423b2e
423b2e

8.09.2011

he's gone



He's gone. Two weeks wasn't enough. Two months wouldn't be enough. This is the part that I hate. The leaving part. The parting part. Four years and seven trips between us. It doesn't get easier. We've traded pieces of ourselves. Together we're whole. Separate we are yearning. Simply said: I miss him.

A poem, of course.


The Unquarried Blue of Those Depths is All But Blinding

By Ashley Anna McHugh

There are some things we just don’t talk about—
Not even in the morning, when we’re waking,
When your calloused fingers tentatively walk
The slope of my waist:
How love’s a rust-worn boat,
Abandoned at the dock—and who could doubt
Waves lick their teeth, eyeing its hull? We’re taking
Our wreckage as a promise, so we don’t talk.
We wet the tired oars, tide drawing us out.
We understand there’s nothing to be said.
Both of us know the dangers of this sea,
Warned by the tide-worn driftwood of our pasts—.
But we’ve already strayed from the harbor. We thread
A slow wake though the water—then silently,
We start to row, and will for as long as this lasts.


And another:


On Marriage

By Meghan O'Rourke

Stone by stone, body by body in the grass:
For this we trade our lone compass,

Become swans instead, adrift in glaze-
Light, kilned in the arms of each other

Into vessel-vassal new. Or shrew,
As the case may be. What would you do?

Listen to the footsteps in the thistles.
Put the kettle on for tea, and whisper it to me.


xxx

10 comments:

goatman said...

I have to say: the first two lines of On Marriage brought a tear. Why does she do this to herself, and us? But how true, and truth does sometimes hurt.

"Waves licking their teeth" was fun!

At least you had Houston. . . . .

Anonymous said...

I like that first one. I've taken a lover, and its going to end badly. I just know it. But the rowing is very good for just now.
cowboy

red dirt girl said...

Hi Goatman,

I confess I skipped the first two lines of On Marriage and went straight for the 'pottery' images of the second two: "adrift in glaze...
kilned in the arms of each other." Not to mention a kettle of tea for my englishman. But you're right: those first two lines pack a punch when you slow down to study them. Maybe I'm even sadder than I thought! Glad you liked the toothy waves :) Indeed, I'll always have Houston.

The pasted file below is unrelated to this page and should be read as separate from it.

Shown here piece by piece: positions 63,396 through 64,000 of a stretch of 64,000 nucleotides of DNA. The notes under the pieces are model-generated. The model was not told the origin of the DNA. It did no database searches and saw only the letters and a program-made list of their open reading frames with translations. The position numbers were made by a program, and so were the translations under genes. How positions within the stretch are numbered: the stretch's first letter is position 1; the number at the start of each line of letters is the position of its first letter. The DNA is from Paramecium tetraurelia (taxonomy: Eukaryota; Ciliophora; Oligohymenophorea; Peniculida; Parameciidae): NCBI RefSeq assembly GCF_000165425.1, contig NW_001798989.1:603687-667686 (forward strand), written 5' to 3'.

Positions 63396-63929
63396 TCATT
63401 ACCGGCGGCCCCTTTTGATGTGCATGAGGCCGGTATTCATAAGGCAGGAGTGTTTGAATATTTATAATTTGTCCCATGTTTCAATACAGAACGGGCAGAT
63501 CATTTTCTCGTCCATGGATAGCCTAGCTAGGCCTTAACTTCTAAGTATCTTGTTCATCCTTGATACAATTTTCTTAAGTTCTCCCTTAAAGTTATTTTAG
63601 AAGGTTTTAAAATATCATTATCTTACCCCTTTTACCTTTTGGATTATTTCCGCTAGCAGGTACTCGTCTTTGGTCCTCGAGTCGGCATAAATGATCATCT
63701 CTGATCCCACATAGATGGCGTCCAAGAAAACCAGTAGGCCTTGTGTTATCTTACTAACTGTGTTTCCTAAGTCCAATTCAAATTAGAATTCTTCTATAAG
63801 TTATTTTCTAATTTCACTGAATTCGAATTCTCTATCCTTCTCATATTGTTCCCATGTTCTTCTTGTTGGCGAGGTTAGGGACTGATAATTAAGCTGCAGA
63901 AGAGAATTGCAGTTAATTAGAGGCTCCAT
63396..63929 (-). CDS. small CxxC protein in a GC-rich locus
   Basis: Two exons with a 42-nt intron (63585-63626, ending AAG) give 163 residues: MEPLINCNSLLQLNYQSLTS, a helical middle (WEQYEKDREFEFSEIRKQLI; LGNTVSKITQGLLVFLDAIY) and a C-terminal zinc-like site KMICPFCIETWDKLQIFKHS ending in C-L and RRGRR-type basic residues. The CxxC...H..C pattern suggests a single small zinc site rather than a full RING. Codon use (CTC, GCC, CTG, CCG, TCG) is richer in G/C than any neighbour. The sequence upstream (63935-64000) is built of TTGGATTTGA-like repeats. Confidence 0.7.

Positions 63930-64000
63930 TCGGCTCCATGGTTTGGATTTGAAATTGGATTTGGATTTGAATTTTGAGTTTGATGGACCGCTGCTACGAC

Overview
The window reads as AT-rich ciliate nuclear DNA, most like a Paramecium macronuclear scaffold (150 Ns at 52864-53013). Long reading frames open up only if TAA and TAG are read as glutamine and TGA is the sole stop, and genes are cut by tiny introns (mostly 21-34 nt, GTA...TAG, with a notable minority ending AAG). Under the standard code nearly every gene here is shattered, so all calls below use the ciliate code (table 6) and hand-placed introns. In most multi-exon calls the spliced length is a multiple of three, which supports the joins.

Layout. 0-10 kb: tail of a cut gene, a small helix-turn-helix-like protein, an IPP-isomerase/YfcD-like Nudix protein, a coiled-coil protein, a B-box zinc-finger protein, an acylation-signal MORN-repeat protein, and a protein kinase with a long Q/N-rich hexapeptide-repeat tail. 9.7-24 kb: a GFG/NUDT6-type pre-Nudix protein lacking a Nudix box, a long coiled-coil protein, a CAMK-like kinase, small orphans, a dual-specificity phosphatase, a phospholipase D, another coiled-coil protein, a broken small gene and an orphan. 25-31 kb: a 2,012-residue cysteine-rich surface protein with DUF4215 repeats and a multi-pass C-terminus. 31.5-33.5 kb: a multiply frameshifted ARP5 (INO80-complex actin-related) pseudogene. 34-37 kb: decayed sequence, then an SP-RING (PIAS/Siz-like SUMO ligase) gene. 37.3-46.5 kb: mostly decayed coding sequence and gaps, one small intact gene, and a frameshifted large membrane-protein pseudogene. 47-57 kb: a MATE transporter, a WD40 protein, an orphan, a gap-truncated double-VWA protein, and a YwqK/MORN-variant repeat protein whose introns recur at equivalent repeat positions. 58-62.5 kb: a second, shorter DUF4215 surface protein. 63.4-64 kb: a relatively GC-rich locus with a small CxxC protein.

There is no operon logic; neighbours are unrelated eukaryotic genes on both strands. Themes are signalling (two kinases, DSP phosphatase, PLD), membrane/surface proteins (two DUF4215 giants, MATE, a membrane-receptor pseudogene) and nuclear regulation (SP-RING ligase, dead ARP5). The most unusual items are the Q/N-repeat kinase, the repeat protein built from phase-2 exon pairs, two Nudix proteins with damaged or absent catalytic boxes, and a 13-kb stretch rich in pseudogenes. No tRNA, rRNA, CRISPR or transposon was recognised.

xxx

red dirt girl said...

Hi Cowboy,

I'm happy to read you've 'strayed from the harbor' and taken to the sea of love again. It's a wondrous thing even for old deckhands like us. Remember, the details are in the journey, so enjoy the rowing and forget about the destination. It's all good!
xxx

gz said...

I like the first one.
It was good indeed, despite the scars of our previous pasts.

Thankyou for your comment. I've used the last part of that poem on the rim of a platter, I hope you saw it on the blog.
I don't presume to know everything my brother does, why should he presume about his, whom he saw infrequently?

soubriquet said...

Oh my.

Oh my.

just for once, I don't have a poem with which to reply. I'll raise my mug of tea to you, I'll even sugar it, for you.
All I could think, somewhere in the dark, eight miles above the sea, was "I'm travelling in the wrong direction".

red dirt girl said...

Hi gz,

and welcome! the platter is lovely. as for presumptions - you said it, girlfriend!

xxx

red dirt girl said...

Dearest Soubry,

Funny. I had the same thought heading west on the tollway. Sigh.

xxx

Dave Renfro said...

The first two lines of the O'Rourke poem escape me completely, as do the other six. Why do people keep trying to capture in words things that cannot be captured in words?

Hi mule friend!

red dirt girl said...

Hi Dave!

It is a rather obtuse poem to decipher. And reams and reams have been written on marriage. Maybe it is precisely the elusiveness of this poem that describes what you are saying.

xxx